Therefore, when he set out to go to Caesarea, he was careful to take the precautionary step of inviting six Jewish Christians to go along with him to witness whatever might occur. Acts 11:12.

The vision he had received at Joppa had taught Peter himself that the Good News is for everyone, even Gentiles, but Jewish Christians generally had still to learn this lesson. They had to learn that even Gentiles were invited to hear and obey the Gospel.

The six Jewish believers who, probably very reluctantly, had entered the house of Cornelius with Peter, were taught that lesson very vividly when the Holy Spirit enabled the Gentiles to speak in other languages, and it was to his companions that Peter’s question in Acts 10:47 was addressed. It was, in effect, a challenge, ‘does any one of you now dare to refuse to baptise these people?’

They raised no objection because there could hardly have been a more vivid and convincing expression of God’s approval of Peter’s action, than the dramatic intervention of the Holy Spirit when he began to speak to his Gentile audience.

Indeed, his Jewish companions were ‘astonished’! verse 45 and Acts 10:15 and Acts 11:18 prove that both they and the apostles and brethren in Jerusalem were quick to recognise the significance of what had happened and had the grace and wisdom to acknowledge that this was God at work.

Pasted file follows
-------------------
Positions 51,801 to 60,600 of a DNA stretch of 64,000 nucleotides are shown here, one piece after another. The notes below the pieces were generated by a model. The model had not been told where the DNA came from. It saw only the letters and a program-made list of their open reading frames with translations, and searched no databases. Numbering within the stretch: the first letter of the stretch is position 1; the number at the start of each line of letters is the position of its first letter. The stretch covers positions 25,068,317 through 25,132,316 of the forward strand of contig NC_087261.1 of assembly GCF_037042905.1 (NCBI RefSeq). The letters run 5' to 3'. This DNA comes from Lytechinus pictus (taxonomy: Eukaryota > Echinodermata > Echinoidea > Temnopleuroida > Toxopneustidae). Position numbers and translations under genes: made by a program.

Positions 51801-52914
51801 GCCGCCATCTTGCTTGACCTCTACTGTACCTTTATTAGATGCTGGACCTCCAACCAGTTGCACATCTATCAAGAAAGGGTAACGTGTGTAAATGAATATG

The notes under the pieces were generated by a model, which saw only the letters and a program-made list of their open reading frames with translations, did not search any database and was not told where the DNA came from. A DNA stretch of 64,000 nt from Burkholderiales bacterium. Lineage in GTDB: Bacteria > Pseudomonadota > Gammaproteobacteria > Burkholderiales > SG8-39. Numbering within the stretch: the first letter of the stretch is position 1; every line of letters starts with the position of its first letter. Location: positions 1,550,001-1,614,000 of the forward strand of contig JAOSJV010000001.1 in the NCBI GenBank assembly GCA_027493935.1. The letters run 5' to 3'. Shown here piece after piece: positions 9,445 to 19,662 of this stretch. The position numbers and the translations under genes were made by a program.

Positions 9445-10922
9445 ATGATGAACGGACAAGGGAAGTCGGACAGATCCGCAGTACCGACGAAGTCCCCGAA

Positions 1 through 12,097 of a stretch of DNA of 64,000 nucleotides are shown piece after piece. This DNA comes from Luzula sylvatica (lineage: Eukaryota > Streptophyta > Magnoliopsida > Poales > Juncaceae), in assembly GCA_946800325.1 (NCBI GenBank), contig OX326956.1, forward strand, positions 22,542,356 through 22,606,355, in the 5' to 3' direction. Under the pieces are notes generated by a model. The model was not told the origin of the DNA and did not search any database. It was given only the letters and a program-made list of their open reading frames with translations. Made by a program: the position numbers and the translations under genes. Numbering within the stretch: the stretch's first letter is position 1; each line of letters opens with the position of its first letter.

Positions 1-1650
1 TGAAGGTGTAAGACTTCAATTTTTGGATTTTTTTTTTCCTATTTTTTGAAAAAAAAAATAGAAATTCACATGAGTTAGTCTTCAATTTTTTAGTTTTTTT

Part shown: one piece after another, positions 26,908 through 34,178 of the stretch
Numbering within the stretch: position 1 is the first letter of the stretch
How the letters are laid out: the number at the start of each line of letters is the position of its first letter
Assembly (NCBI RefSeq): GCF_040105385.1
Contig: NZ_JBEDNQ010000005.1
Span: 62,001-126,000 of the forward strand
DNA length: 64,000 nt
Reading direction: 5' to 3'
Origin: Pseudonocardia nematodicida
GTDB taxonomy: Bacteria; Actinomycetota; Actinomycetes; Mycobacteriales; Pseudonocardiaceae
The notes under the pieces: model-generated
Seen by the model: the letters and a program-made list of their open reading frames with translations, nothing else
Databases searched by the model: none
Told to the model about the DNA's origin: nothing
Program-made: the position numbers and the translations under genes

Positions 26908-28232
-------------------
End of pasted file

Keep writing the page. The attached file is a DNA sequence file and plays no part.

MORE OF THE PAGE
3. Was this another instance of the baptism of the Holy Spirit?

I recall, a few years ago, being taught that the baptism of the Holy Spirit occurred twice during the New Testament period, once in Jerusalem on the Day of Pentecost when the first Jews obeyed the Gospel, and once at Caesarea when the first Gentiles became Christians.

That explanation was both simple and satisfactory because it dealt very effectively with many of the arguments made by so-called ‘Pentecostal’ and ‘Charismatic’ groups, who continue to claim to be baptised in the Holy Spirit.

But I don’t now believe that this explains what happened in the house of Cornelius. I don’t think that this was a second occurrence of the baptism of the Holy Spirit.

We must ask ourselves the question, to who was the baptism of the Holy Spirit promised and why was it promised?

1. It was personally promised by the Lord to His apostles and never promised to anyone else. John 16:7.

2. Those to whom it was promised were instructed to wait to receive it. Acts 1:4-5.

3. When they received the baptism, it would guide them into all truth, they would receive new revelations, and they would be granted total recall of all that they had been taught by the Lord. John 14:26 / John 16:13-14.

4. Their baptism in the Spirit would endow them with power and bestow on them the authority to become His witnesses. Acts 1:8-9.

On the Day of Pentecost, the Lord’s promise was fulfilled. Acts 2:33. The Holy Spirit fell on the apostles, not on the listening Jews, nor on the 3000 who obeyed the Gospel. But, in contrast, in the house of Cornelius, the Spirit fell upon the listening Gentiles.

The two events are obviously quite different, and the only point of similarity is the fact on the Day of Pentecost, in the house of Cornelius the Holy Spirit signalled His presence and approval by enabling these seeking Gentiles to speak in languages they had not learned, and,

1. They received the forgiveness of their sins, Acts 2:38 and,

2. They received the indwelling presence of the Holy Spirit, God’s own gift to those who obey Him. Acts 5:32.